Anytime I finish reading a book like this, I'm left feeling not only sad, but angry and frustrated. This was a person that people should have been watching. Someone that should never have fallen through the cracks. But, no one had the courage to step up to the plate. Yes, it is said that there were some attempts at interventions, but no one really took those hard steps that you have to with a drug addict, and on the night he died, people basically stood around and watched him die, more worried about saving his reputation as an actor than saving his life.

The layout the author used to tell the story was really unique. I liked that fact that we went chronologically through River's life. It's just easier to see how things evolved that way. But, it was also interesting that the author set the stage for each chapter in River's life by reminding us of what was happening in that time in Hollywood with other young actors. Brad Pitt, Tom Cruise, Leonardo DiCaprio, Keanu Reeves, and Iona Skye. Also, the music scene was explained since River was often playing music and had a group he played with, and he was friends with Michael Stipe and Flea from The Red Hot Chili Peppers.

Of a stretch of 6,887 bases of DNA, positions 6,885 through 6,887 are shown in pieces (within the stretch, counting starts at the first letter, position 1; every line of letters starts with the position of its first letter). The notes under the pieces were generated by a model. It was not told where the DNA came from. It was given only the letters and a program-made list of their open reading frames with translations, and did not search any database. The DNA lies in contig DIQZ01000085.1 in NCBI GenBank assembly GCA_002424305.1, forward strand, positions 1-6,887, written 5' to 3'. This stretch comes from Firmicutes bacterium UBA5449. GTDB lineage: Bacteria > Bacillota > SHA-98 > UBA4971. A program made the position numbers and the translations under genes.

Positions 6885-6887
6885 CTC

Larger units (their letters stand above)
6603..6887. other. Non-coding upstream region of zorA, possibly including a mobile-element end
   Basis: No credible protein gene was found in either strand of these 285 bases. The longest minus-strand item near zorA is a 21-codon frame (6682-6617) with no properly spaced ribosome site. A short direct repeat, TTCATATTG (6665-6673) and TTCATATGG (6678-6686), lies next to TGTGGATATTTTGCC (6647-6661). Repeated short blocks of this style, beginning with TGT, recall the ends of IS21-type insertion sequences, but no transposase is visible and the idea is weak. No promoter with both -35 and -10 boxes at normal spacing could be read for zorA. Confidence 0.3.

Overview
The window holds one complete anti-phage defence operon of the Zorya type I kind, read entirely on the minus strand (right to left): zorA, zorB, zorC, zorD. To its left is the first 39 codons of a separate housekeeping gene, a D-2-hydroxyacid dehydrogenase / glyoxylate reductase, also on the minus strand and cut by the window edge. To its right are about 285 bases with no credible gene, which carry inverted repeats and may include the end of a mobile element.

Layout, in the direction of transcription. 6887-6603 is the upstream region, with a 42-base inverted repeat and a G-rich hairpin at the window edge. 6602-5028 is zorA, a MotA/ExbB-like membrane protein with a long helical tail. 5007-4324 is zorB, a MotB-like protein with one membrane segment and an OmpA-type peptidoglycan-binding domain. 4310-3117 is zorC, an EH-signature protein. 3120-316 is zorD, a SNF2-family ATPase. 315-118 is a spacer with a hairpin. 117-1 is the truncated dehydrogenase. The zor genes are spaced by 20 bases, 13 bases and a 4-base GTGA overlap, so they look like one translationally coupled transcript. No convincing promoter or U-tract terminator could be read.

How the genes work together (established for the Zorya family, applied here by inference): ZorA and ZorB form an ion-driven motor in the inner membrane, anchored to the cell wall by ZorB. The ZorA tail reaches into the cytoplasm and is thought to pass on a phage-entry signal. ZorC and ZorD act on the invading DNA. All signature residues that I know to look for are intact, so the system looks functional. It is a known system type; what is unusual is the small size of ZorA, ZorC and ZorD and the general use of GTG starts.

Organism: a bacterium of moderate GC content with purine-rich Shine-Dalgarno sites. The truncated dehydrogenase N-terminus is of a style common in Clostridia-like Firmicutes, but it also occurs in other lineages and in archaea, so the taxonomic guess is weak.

River's association with Johnny Depp was minor and the two didn't know each other all that well. The media played up Depp's association with the club when River died on the scene.

The author did fine job of telling this story. Again, it is always important when you take it upon yourself to write this kind of book, to not only do the research and interviews etc. But, also to keep yourself from leaning toward a certain view point. The author kept his own personal viewpoint out of the book and told the story of this young man's tragic life as it should be told.

A very compelling read, and one I recommend to all who like performance arts books, non- fiction, biographies, or are a fan of this era of entertainment or if you would just like to remember River Phoenix.

Overall this one is an A.